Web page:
Throughout the history of humankind, geometric abstraction has been a part of visual culture. By the 20th century, geometric abstraction emerged as an art movement under the guidance of Kandinsky, Malevich, and Mondrian, artists who reduced their art to form and color, simplified compositions arranged vertically and horizontally, and a minimalist palette. Gary Petersen works from the tradition of his predecessors. But sensed throughout his latest paintings on view in the exhibition Back There Behind the Sun at McKenzie Fine Art is the artist’s contemporary interpretation of geometric abstraction reflecting the here and now.
The exhibition consists of fourteen paintings, which display Petersen’s ongoing study of hard-edged geometric and linear forms engaged in a lively dialogue driven by color, layer and spatial play. His compositions are complex, articulated through a layering of line and form. Rendered in eye-catching colors, formal elements zigzag across the surface, demanding the viewer to follow their path as they move in and out of the picture plane. Petersen uses an orderly approach to create this incredible sense of depth. He begins with an under layer of lines, forms, and grids. A white wash is then painted over the base layer, partially obscuring its visual presence. Lastly, he paints a third layer of forms, which animate the surface and interact with the painting’s background layers.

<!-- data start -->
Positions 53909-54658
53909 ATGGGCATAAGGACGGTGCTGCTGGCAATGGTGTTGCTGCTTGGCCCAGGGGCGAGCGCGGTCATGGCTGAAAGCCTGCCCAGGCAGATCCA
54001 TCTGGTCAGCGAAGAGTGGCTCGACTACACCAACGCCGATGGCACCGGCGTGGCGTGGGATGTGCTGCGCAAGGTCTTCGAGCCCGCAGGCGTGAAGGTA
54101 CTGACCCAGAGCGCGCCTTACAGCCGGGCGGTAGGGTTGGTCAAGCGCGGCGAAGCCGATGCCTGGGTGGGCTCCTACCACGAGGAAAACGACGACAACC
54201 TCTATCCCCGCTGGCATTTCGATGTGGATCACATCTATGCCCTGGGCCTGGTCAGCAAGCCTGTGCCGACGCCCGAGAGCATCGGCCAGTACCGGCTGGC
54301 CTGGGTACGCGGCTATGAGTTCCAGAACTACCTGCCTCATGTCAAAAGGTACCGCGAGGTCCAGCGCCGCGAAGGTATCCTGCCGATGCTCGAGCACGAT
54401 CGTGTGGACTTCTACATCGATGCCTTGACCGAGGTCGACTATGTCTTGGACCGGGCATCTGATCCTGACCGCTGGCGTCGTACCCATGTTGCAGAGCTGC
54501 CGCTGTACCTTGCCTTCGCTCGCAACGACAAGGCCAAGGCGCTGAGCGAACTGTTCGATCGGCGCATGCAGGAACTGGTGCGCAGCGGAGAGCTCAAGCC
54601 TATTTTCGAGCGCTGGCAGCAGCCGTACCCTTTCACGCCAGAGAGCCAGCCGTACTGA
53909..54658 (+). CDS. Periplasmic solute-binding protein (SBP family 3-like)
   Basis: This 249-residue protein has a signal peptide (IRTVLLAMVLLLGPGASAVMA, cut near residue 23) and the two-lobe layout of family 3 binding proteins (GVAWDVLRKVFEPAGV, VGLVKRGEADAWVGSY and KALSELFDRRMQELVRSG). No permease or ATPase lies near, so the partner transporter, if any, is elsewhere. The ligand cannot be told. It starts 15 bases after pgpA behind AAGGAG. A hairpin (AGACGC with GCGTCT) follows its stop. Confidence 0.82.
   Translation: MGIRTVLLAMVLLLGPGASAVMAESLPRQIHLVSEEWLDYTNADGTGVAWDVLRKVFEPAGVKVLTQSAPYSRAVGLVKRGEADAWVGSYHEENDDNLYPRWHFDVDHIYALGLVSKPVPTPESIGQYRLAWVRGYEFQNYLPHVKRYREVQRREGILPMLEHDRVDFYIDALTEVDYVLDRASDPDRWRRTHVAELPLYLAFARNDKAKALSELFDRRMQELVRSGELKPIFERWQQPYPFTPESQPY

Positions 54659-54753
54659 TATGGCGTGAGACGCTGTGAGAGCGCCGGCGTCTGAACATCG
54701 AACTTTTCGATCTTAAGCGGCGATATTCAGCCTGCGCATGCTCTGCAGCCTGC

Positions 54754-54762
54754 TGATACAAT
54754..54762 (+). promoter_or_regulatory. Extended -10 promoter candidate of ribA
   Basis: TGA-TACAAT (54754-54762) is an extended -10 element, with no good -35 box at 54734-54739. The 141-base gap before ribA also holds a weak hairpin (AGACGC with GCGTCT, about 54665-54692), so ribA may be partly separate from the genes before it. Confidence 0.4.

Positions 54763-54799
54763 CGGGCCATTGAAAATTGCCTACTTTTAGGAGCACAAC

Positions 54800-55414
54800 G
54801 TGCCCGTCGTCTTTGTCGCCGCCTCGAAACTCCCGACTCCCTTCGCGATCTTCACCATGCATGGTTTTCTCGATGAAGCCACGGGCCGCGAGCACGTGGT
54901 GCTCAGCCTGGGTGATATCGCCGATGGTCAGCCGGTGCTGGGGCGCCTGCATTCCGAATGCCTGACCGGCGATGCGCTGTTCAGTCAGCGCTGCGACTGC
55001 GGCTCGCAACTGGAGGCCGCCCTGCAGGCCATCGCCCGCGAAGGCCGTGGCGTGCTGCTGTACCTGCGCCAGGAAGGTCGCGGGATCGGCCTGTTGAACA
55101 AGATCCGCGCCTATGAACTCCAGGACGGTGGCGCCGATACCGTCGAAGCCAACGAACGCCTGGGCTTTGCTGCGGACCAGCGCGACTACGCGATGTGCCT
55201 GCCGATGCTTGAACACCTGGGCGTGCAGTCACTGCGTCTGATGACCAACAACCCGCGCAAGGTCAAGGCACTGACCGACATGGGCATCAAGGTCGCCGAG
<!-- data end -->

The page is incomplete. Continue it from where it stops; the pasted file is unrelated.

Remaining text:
Different Places, 2016, a medium size painting exhibits an airiness that differs from the densely packed compositions hanging in the gallery. The top layer is made up of rectilinear forms rendered in soft yellow, peach, and light tan and an irregular latticework. There is a subtlety to it, suggesting that the lighter forms are in harmonious existence with those lying under the whitewash layer.
Slip/Spill, 2016 hangs right next to Different Places. Variations between the two paintings are noticed beginning with size – Slip/Spill is twice as big. The larger painting bears more weight on the viewer. Rectilinear forms are composed of darker colors such as plum, turquoise, and deep green, giving the effect they exist in a space that is far from the forms resting in the hazy background. The exhibition’s title Back There Behind the Sun references the notion that a hypothetical planet exists behind the sun, but cannot be seen by the earth. Slip/Spill pictures this idea and leaves the viewer to wonder what is going on beyond the picture plane.
Petersen’s dynamic compositions culminate in Bounce Back, 2015. Form and line interplay on the canvas’ surface, but it is the presence of two green spheres that really set the painting in motion. They seem to be bouncing back and forth in a horizontal direction between the edges of the piece.
Everyday Chaos #20 is one of the smallest works in the show. There is a push-and-pull relationship observed between the pale colored forms and darker kinetic lines. The mood here suggests the chaos that we endure in our daily lives, just before reaching the breaking point.
Back There Behind the Sun is on view at McKenzie Fine Art through October 16, 2016.
All images are courtesy of McKenzie Fine Art
“Back there Behind the Sun”, Gary Petersen, installation view at Mc Kenzie Fine Art, New York, 2016